UW Researchers Measure Dynamics of Microscale Granular Crystals

Materials that react to dynamic loading can provide better protection to military convoys, reduce vibrations in vehicles, and can make buildings relatively safer during earthquakes.

The microscale granular crystal in the laser ultrasonic experimental setup. The vibrant colors in the crystal are due to optical diffraction.University of Washington (Credit: University of Washington)

Granular materials, which are a group of particles ranging from sand to powders to tiny glass beads, interact in incredibly complicated ways, and as such are one of the least known forms of matter. However, such complex physics provide immense possibilities to develop materials with exceptional properties, such as the ability to take up impact energy in unique, customized ways.

For the first time, mechanical engineers at the University of Washington have studied collective interparticle vibrations in 2D microscale granular crystals, which are a special type of designer granular materials. The study has been reported in Physical Review Letters.

The ability and insight to predict how this microscopic range of particles behave with applied forces paves the way to produce new materials that can be employed in a wide range of applications, such as signal processing, impact mitigation, disease diagnosis, more controllable solid rocket propellants, to name a few.

A unique property of granular materials is that they are dynamically responsive, which means that these materials react in a different way when they are hit harder.

You can take a pencil and push it through a sandbag, but at the same time it can stop a bullet. So in some ways what we’re trying to do is build better sandbags in an informed way.

Nicholas Boechler, Assistant Professor of Mechanical Engineering, University of Washington

The mechanical engineering team observed that microscale granular crystals containing spheres smaller than a human blood cell have varied physical phenomena than granular materials containing larger particles. Here, adhesive forces are known to play a more critical role. As forces are applied, the range of small particles resonates in intricate patterns, knocking into one another, including the combinations of rotational and horizontal, and up-and-down movement.

This material has properties that we wouldn’t normally see in a solid material like glass or metal. You can think of it as all these different knobs we can turn to get the material to do what we want.

Morgan Hiraiwa, Mechanical Engineering Doctoral Student, University of Washington

The researchers developed the 2D ordered layer of small-sized glass spheres through self-assembly, which means countless number of particles assemble on their own into a bigger functional unit under suitable conditions. Using traditional manufacturing methods to design massive quantities of material made of tiny particles, like a panel for a vehicle, is not a viable option because this would involve a significant amount of time, said Boechler. In contrast, self-assembly provides a faster, scalable, and cheaper means to develop microstructured materials.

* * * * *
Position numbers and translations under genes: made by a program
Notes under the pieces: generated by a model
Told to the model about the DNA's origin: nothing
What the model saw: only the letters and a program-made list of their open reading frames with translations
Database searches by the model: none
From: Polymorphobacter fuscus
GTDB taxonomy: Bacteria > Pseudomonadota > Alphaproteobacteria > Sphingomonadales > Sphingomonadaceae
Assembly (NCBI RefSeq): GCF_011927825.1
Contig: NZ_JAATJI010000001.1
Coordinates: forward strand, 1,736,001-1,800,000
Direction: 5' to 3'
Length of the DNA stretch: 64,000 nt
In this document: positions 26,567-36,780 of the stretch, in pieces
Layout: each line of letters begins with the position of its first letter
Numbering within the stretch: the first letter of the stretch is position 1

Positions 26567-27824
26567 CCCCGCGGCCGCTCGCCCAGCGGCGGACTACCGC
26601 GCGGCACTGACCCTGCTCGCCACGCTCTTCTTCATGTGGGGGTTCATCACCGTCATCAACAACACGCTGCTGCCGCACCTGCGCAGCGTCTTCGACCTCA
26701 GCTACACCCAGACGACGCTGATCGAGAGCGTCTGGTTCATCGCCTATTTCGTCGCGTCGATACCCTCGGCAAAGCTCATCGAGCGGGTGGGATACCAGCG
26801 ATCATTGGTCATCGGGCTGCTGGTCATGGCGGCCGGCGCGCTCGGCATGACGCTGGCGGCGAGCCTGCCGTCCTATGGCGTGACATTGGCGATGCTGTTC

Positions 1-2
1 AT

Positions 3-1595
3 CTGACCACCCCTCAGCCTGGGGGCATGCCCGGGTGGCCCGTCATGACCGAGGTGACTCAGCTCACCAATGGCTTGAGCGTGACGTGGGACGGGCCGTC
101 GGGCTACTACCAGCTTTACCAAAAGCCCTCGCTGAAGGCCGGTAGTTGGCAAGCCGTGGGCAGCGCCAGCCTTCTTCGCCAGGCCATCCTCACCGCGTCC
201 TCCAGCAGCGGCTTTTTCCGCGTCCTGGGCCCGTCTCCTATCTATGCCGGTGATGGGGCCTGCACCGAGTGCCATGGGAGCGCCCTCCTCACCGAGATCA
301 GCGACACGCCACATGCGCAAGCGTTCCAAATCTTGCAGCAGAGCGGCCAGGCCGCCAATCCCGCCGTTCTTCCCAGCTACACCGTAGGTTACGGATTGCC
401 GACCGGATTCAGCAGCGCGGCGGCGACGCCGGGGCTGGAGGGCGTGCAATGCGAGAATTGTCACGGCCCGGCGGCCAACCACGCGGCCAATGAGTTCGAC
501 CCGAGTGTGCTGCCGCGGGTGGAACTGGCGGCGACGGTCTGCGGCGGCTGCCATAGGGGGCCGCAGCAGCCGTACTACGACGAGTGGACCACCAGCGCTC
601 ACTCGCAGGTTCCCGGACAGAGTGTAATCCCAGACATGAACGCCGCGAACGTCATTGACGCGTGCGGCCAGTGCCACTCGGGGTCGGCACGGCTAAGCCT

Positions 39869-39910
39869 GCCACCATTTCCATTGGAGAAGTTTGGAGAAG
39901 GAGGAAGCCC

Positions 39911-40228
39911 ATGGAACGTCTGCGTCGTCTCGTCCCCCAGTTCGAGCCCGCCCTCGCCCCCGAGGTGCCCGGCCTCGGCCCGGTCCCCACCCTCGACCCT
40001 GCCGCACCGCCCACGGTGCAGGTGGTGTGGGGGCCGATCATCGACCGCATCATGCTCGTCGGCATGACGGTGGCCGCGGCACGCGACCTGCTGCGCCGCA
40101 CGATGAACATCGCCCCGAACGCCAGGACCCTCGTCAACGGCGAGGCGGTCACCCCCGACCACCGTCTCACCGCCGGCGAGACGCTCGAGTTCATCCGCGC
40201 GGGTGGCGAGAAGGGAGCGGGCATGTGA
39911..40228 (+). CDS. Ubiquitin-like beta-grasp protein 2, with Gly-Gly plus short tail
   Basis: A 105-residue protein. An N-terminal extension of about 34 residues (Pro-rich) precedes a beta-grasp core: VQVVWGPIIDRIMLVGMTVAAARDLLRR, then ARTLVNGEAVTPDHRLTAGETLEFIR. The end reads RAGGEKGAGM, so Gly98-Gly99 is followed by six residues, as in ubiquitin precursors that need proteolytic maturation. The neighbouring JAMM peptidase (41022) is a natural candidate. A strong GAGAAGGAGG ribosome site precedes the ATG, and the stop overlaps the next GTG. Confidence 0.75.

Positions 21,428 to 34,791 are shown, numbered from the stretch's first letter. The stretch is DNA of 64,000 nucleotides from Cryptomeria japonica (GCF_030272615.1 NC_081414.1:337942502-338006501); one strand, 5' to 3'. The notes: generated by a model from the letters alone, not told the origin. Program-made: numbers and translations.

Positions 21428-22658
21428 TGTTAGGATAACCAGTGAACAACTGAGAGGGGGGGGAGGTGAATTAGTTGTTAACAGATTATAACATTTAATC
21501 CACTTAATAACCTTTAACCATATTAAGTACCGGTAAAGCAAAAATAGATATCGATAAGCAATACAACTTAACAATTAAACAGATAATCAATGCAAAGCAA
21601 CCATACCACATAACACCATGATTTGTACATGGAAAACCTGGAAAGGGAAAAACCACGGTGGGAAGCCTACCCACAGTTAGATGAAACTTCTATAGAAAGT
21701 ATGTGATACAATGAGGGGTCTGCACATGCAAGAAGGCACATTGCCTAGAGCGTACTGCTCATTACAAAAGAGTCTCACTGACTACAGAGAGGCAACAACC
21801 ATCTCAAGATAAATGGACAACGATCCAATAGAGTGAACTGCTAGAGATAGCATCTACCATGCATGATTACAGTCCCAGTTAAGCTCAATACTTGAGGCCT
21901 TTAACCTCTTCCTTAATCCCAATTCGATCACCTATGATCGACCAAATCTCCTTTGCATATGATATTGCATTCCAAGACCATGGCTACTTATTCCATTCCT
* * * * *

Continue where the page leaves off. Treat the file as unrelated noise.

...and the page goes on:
The researchers utilized laser ultrasonic methods to view the dynamics between tiny granular particles as they interact. This involved transmitting a laser-produced acoustic wave via the crystal and then employing a separate laser to select extremely small vibrations of the tiny particles.

While the dynamics of granular crystals containing large particles have been studied by researchers, this is the first time that such complicated dynamics have been viewed and studied in microscale crystals, which offer benefits as opposed to their larger counterparts. The small size of the microscale crystals makes it easier to incorporate them into a wide range of materials, including coatings, and they are also capable of resonating at higher frequencies, making them quite useful for signal processing and other types of applications.

The larger systems are really nice for modeling, but can be difficult to integrate into many potential products.

Nicholas Boechler, Assistant Professor of Mechanical Engineering, University of Washington

Thus far, the researchers used low-amplitude waves to carry out their experiments. Their next steps would involve exploring nonlinear, high-amplitude regimes in 3D crystals, where the granular particles move much more strongly, and may result in more interesting dynamics.

Ultimately, the goal is to use this knowledge to start designing materials with new properties. For instance, if you could design a coating that has unique impact absorbing capabilities, it could have applications ranging from spacecraft micro-meteorite shielding to improved bulletproof vests.

Nicholas Boechler, Assistant Professor of Mechanical Engineering, University of Washington

The National Science Foundation, the U.S. Army Research Office, and the University of Washington Royalty Research Foundation funded the study.

Other co-authors include Maroun Abi Ghanem, postdoctoral researcher; Amey Khanolkar and Sam Wallen, doctoral students of the UW Mechanical Engineering Department; and Alexei Maznev, research scientist of the Department of Chemistry at the Massachusetts Institute of Technology.

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